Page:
MU
Oak Leaves

November 15, 2019

  



College Deans React to Faculty Reductions


Erica Mohr

 

On Oct. 25, President David McFadden sent out a campus-wide email that shocked students. “Hold one another close during the days ahead,” the email said. “Each of us will be touched by the decisions being made.”

This email sparked a curiosity throughout the campus, with students wondering what the email could possibly be hinting at. Then, on Oct. 30, McFadden sent out another email; this one including a list of people and positions that were being eliminated.

The College of Natural and Health Sciences had to reduce one position from the physics department, leaving just one physics faculty member. There are many spiraling effects to the loss of even one faculty member; next year there may not be a physics major offered. “If students are here now and they declare that major by the end of the semester, then yes: we will make sure they will finish their major,” said Mark Huntington, dean of the College of Natural and Health Sciences and interim vice president for Academic Affairs. “I don’t want to speak for the physics faculty, but it’s difficult to have a major with one faculty member.”

Huntington stressed the impact of the reductions not only academically, but also emotionally. “Last Tuesday was a very hard day,” he said. “These are my colleagues and we all work very closely together; we are a very close-knit group.” Something he repeated again and again, stressing just how important this was to him, was how decisions were not made “lightly.”

“They were difficult to make,” Huntington said. “It’s not just about a major or an academic program—it’s about people.”  The College of Education and Social Science will not be filling a position that is being vacated due to retirement. “The immediate impact is we have to do some reconfiguration of the history major and the history education major,” said Leonard Williams, dean of the College of Education and Social Science. “We have to figure out how we can meet the state requirements and provide as good of an education for our students as we can.”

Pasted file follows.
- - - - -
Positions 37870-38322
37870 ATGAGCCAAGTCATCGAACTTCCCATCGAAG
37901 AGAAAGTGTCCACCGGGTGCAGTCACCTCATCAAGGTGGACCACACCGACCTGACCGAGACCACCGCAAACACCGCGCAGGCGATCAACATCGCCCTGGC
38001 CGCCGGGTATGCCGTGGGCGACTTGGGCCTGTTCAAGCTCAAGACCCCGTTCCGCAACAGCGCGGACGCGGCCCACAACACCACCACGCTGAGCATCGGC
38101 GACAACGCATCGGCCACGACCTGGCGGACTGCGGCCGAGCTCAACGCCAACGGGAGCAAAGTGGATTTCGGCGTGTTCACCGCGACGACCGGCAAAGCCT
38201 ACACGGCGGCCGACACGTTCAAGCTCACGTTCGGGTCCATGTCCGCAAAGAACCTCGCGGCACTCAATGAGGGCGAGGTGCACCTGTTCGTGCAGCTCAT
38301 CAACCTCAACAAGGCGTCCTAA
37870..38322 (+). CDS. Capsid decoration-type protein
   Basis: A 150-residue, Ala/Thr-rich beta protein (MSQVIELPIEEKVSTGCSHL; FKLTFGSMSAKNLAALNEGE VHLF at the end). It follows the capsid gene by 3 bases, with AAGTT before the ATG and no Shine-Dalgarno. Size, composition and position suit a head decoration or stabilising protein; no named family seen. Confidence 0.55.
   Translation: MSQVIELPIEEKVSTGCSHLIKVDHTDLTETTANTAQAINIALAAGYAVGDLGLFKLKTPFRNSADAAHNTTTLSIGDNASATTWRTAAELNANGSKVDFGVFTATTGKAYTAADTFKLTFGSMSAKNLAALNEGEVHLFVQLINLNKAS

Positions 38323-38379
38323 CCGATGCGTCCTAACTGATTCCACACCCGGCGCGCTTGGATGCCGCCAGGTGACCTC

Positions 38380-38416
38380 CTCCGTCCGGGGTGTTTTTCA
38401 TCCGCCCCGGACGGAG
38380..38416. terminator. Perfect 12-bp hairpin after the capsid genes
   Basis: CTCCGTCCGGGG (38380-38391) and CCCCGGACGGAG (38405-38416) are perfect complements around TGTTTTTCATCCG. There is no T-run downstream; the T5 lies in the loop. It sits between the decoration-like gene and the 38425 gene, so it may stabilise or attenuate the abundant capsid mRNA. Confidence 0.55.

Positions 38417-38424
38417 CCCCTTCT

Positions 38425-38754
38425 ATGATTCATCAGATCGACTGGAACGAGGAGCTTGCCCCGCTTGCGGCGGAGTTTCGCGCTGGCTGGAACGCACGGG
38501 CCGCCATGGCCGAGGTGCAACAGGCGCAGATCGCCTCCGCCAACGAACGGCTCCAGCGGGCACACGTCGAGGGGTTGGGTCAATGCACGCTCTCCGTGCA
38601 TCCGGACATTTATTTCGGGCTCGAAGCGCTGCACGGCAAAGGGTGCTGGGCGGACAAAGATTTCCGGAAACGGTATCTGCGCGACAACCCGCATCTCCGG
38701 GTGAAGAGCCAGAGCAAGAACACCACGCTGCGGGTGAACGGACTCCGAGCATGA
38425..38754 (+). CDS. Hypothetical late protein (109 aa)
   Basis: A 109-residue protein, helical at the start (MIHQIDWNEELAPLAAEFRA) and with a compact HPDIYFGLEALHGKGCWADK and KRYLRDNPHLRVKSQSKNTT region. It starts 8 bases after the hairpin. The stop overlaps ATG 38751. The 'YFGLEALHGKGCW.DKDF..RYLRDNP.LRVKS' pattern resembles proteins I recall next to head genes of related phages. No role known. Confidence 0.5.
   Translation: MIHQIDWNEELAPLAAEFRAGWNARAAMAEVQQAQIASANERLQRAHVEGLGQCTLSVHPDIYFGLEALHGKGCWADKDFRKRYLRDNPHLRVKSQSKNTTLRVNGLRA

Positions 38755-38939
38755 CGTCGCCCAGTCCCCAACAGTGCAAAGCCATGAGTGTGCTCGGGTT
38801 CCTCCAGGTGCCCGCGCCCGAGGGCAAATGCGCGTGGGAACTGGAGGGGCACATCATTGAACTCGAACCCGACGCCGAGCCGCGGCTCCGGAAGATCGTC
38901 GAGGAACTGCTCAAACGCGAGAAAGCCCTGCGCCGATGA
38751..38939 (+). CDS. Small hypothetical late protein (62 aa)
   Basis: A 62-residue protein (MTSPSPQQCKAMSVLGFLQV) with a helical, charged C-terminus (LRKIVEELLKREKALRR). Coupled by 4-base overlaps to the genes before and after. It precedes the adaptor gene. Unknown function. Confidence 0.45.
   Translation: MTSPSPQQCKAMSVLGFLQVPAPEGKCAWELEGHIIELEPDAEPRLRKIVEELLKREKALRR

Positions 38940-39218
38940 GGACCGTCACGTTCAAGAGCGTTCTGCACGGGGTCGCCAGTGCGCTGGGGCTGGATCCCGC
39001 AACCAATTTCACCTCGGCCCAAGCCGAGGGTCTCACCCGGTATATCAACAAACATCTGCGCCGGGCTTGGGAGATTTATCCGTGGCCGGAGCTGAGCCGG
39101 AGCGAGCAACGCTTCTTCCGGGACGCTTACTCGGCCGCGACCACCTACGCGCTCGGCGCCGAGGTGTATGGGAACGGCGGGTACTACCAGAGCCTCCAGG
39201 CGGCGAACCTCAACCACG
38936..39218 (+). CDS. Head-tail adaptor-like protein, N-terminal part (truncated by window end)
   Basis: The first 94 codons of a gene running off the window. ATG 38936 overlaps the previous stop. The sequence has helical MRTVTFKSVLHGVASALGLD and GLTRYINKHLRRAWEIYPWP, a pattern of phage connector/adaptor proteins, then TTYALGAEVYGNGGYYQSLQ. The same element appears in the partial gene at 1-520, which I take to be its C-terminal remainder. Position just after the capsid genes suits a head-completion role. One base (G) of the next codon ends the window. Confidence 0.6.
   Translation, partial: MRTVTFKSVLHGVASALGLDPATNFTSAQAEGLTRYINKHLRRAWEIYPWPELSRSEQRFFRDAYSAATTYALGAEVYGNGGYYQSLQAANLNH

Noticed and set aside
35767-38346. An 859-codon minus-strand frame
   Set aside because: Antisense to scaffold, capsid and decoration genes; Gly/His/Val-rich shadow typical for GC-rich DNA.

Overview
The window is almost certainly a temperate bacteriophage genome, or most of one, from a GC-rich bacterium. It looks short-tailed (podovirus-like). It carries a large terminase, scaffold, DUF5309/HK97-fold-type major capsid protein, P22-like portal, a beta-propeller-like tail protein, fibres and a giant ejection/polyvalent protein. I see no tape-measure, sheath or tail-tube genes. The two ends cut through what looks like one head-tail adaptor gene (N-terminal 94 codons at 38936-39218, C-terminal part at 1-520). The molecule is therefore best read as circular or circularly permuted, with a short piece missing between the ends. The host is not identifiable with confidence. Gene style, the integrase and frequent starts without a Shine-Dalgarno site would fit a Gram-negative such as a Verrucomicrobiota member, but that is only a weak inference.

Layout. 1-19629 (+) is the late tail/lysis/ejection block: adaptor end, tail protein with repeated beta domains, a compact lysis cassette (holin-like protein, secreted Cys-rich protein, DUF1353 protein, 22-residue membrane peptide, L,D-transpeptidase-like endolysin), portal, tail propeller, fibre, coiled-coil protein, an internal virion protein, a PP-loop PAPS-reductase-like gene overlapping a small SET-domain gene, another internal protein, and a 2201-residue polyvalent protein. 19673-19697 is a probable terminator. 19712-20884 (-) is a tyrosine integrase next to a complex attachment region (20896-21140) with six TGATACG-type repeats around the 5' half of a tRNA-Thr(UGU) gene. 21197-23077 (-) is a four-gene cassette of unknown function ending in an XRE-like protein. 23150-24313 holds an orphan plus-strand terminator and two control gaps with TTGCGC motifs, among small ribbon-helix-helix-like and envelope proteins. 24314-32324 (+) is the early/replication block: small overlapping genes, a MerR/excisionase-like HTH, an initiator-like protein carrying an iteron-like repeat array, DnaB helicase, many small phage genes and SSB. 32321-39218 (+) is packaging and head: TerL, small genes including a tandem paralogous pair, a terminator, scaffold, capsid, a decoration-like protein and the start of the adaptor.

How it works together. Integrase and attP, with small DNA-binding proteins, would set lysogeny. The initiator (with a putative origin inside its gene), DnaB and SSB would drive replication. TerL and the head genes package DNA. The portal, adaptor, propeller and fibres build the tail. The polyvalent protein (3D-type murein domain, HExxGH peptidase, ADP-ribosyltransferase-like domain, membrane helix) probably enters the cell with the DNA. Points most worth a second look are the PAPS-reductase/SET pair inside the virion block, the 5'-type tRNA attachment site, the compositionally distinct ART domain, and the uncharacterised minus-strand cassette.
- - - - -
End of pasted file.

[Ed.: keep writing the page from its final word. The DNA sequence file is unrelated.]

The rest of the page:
Williams’s office was a perfect portrayal of someone with a love for history—and politics. He had a picture of the First Amendment above his desk, and two cases of bookshelves, racked with titles such as “The Origins of the American Constitution” and “Strong Democracy.” He offered an analytical view of why reductions happened, looking at old warning signs of how programs in other schools in the Midwest have had declining enrollments. Looking at the demographics, he said: “There’s just not enough 18-25-year olds going to college in these areas.”

This is not unfamiliar territory. “The odd thing for me,” Williams said, “is we had similar troubles in the early to mid-1980s with enrollment—faculty and staff cuts had to happen.

Then, somehow we survived and prospered and now it’s kind of come back to that and that’s just the demographic changes for a school that depends on students coming here.” Williams explained how the programs that get hit hardest are the ones that have the fewest numbers of majors. “Even though they’re making contributions in other ways, that’s where the numbers lead you,” he said.

Emotionally, this was no easier on Williams than it was on Huntington. “It’s rough first, in having to do it and second, in knowing that the institution that I knew 30 some years ago is changing” Williams said. “It’s rough when we know friends and colleagues are suffering, yet decisions have to be made.”